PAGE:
The thoughts that I publish in what follows are the precipitate of philosophical investigations which have occupied me for the last sixteen years. They concern many subjects: the concepts of meaning, of understanding, of a proposition, of logic, the foundations of mathematics, states of consciousness, and other things…. It was my intention at first to bring all this together in a book whose structure I pictured differently at different times. But the essential thing was that the thoughts should proceed from one subject to another in a natural order and without breaks. After several unsuccessful attempts to weld my results together into such a whole, I realized that I should never succeed. The best that I could write would never be more than philosophical remarks; my thoughts were soon crippled if I tried to force them on in any single direction against their natural inclination. — And this was, of course, connected with the very nature of the investigation. For this compels us to travel over a wide field of thought criss-cross in every direction. — The philosophical remarks in this book are, as it were, a number of sketches of landscapes which were made in the course of these long and involved journeyings. The same or almost the same points were always being approached afresh from different directions, and new sketches made. Very many of these were badly drawn or uncharacteristic, marked by all the defects of a weak draughtsman. And when they were rejected a number of tolerable ones were left, which now had to be arranged and sometimes cut down, so that if you looked at them you could get a picture of the landscape. Thus this book is really only an album. (PI, ixe)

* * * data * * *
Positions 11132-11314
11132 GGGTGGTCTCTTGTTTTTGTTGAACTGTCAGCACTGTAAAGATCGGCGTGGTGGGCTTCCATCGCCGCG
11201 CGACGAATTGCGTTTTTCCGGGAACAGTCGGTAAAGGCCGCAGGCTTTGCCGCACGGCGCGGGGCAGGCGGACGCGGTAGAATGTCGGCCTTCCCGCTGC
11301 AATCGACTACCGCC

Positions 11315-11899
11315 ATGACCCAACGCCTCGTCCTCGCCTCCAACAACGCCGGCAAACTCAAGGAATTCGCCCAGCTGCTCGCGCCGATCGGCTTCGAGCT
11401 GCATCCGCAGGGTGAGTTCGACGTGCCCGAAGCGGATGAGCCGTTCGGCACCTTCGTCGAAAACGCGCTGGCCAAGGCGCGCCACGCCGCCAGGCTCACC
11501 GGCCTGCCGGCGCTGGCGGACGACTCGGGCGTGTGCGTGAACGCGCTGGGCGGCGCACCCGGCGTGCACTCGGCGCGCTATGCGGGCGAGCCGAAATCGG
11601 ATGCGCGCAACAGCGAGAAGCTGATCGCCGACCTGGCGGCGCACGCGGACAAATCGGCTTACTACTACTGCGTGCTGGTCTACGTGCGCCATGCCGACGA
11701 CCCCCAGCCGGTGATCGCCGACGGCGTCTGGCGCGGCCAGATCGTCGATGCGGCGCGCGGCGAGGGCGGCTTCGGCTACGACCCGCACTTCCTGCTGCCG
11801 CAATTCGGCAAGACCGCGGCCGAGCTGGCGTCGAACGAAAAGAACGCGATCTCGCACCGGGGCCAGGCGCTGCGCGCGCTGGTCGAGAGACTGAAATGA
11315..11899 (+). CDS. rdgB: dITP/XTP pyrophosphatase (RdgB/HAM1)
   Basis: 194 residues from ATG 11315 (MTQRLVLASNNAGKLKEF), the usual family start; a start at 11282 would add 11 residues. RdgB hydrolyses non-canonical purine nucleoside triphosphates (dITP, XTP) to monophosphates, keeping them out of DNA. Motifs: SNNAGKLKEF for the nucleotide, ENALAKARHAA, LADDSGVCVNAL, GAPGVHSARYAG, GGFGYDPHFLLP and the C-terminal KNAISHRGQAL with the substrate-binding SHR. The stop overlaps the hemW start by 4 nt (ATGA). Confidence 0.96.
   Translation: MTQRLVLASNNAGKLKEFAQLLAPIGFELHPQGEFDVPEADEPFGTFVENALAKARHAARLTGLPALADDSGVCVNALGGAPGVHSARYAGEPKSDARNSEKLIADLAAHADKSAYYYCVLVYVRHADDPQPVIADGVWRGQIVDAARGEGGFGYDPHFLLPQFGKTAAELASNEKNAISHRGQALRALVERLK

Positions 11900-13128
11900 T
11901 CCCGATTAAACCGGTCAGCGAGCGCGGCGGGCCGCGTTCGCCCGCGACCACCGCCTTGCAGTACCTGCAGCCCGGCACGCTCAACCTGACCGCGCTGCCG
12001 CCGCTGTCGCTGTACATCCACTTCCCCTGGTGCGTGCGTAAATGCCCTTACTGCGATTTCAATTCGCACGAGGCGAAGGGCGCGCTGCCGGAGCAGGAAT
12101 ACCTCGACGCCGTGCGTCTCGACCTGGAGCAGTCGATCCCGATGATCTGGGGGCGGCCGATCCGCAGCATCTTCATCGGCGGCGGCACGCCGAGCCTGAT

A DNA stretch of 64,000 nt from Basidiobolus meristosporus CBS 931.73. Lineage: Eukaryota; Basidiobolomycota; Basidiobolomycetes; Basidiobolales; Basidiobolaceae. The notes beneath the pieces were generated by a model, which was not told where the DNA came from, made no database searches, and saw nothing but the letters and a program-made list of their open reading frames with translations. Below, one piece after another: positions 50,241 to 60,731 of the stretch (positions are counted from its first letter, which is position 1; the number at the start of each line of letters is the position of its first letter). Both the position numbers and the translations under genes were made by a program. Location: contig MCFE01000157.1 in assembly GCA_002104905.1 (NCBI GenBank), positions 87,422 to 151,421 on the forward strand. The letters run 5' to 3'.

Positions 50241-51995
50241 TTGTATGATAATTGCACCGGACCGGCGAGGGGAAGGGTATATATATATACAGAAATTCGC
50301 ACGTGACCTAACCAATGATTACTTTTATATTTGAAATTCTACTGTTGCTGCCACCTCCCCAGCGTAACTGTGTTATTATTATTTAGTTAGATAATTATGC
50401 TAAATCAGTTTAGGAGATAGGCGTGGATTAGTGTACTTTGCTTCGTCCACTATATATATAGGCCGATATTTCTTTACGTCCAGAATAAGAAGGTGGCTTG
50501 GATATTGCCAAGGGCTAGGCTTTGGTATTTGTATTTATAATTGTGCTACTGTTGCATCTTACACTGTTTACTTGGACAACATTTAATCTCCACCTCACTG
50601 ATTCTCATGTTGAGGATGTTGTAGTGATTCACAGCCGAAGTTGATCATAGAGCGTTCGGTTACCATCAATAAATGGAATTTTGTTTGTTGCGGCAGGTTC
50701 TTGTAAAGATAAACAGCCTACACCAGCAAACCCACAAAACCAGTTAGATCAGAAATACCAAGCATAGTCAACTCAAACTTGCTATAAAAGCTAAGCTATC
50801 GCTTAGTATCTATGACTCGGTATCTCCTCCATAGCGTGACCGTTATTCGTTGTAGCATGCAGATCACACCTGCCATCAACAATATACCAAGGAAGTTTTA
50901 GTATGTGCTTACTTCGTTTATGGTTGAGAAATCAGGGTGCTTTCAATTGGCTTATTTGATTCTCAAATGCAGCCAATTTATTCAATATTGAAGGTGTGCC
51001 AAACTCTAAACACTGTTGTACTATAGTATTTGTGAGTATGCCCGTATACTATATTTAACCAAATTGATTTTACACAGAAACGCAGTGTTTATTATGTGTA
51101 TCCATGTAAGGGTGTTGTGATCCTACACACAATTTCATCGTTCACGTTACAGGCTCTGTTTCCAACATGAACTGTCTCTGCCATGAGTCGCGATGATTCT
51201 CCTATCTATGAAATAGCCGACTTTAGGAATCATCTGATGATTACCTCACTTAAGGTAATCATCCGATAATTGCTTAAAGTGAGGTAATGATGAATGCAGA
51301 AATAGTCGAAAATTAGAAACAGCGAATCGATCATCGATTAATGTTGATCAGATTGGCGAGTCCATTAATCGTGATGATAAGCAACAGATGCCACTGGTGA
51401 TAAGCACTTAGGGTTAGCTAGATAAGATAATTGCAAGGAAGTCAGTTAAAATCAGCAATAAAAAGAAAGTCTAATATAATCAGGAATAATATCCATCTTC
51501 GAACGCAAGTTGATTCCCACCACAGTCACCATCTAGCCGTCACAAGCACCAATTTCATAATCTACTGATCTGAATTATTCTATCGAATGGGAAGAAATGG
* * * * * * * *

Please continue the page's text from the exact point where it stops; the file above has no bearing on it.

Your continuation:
The logical structure of the Investigations is analagous to the structure of a landscape: it cannot be digitally computed and recursively generated, like a decidable theorem in classical truth-functional logic or the monadic fragment of first-order classical predicate logic.
But at the same time, it’s not in any way amorphous.
On the contrary, it is replete with rich logical structure of a non-computable and indeed even unprovable kind.
Its non-classical logical structure can still be mapped.
In light of that fact, and more explicitly now, I want to say that the basic argument- structure of the Investigations has seven distinct logical parts or “regions,” as follows.
First, the main thesis of the book is that linguistic meaning is use, where the concept of use is the conjunction of the sub-concepts of
(i) word-function, or the normatively rule-governed role of words in the whole language, and
(ii) word-application, or the actual deployment of words by the linguistic acts of individual users, in communities, in context.
Second, the fact of linguistic use is then held to be explained by two more primitive facts:
(i) language-games, or basic human linguistic practices, and
(ii) forms of life, or actual living human beings in their actual human communities and their historically-embedded social practices, considered as unified normatively rule- governed bearers of meaning and purpose.
Third, the use theory is then indirectly demonstrated by rejecting four inadequate semantic theories:
(i) Referentialism or ‘Fido’-Fido Semantics,
(ii) The Picture Theory,
(iii) Rule-Based Semantics, and
(iv) Solipsistic Semantics.
Referentialism says that the meaning of a word is nothing but its reference.